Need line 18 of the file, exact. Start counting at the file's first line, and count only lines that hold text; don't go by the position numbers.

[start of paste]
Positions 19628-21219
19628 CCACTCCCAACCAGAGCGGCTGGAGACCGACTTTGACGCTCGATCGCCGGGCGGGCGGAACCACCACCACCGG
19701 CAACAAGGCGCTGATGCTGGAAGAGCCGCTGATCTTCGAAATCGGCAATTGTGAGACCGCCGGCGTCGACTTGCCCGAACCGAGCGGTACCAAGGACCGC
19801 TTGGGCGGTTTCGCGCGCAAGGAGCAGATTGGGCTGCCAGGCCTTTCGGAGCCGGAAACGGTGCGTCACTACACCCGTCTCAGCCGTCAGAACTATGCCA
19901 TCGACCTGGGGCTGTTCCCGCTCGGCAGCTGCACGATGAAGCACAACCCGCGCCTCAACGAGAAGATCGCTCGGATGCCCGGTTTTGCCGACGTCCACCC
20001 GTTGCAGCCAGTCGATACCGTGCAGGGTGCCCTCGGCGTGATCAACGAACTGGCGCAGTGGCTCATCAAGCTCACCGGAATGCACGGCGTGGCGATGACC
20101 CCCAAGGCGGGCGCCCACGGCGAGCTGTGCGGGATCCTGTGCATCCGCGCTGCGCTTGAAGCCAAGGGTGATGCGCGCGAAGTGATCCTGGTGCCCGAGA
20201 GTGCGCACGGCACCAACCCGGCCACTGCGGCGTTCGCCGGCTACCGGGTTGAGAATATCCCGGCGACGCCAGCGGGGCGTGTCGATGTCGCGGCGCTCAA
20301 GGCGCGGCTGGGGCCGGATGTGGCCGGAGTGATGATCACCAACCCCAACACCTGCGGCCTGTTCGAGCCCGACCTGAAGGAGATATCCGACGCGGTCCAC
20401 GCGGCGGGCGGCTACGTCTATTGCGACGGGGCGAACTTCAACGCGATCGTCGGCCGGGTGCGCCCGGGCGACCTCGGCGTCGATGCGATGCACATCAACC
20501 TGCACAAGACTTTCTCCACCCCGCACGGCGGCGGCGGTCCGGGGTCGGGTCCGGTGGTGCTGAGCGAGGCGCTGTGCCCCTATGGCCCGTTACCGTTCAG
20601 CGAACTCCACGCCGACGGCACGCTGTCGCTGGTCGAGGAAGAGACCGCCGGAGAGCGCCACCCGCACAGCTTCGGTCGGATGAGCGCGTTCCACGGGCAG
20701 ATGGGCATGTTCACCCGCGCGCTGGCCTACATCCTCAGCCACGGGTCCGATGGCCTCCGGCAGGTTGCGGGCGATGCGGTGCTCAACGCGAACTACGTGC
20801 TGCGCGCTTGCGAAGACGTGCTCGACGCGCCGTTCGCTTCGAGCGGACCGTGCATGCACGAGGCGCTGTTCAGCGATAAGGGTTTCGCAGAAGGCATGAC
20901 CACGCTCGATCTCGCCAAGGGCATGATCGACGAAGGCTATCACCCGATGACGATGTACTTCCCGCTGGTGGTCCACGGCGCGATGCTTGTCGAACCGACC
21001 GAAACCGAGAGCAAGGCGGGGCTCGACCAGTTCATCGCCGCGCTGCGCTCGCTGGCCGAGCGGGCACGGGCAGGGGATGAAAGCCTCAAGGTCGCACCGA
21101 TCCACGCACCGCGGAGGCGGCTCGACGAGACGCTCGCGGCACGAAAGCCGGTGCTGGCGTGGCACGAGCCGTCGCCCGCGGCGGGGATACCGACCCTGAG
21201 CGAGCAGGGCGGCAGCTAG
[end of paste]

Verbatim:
21201 CGAGCAGGGCGGCAGCTAG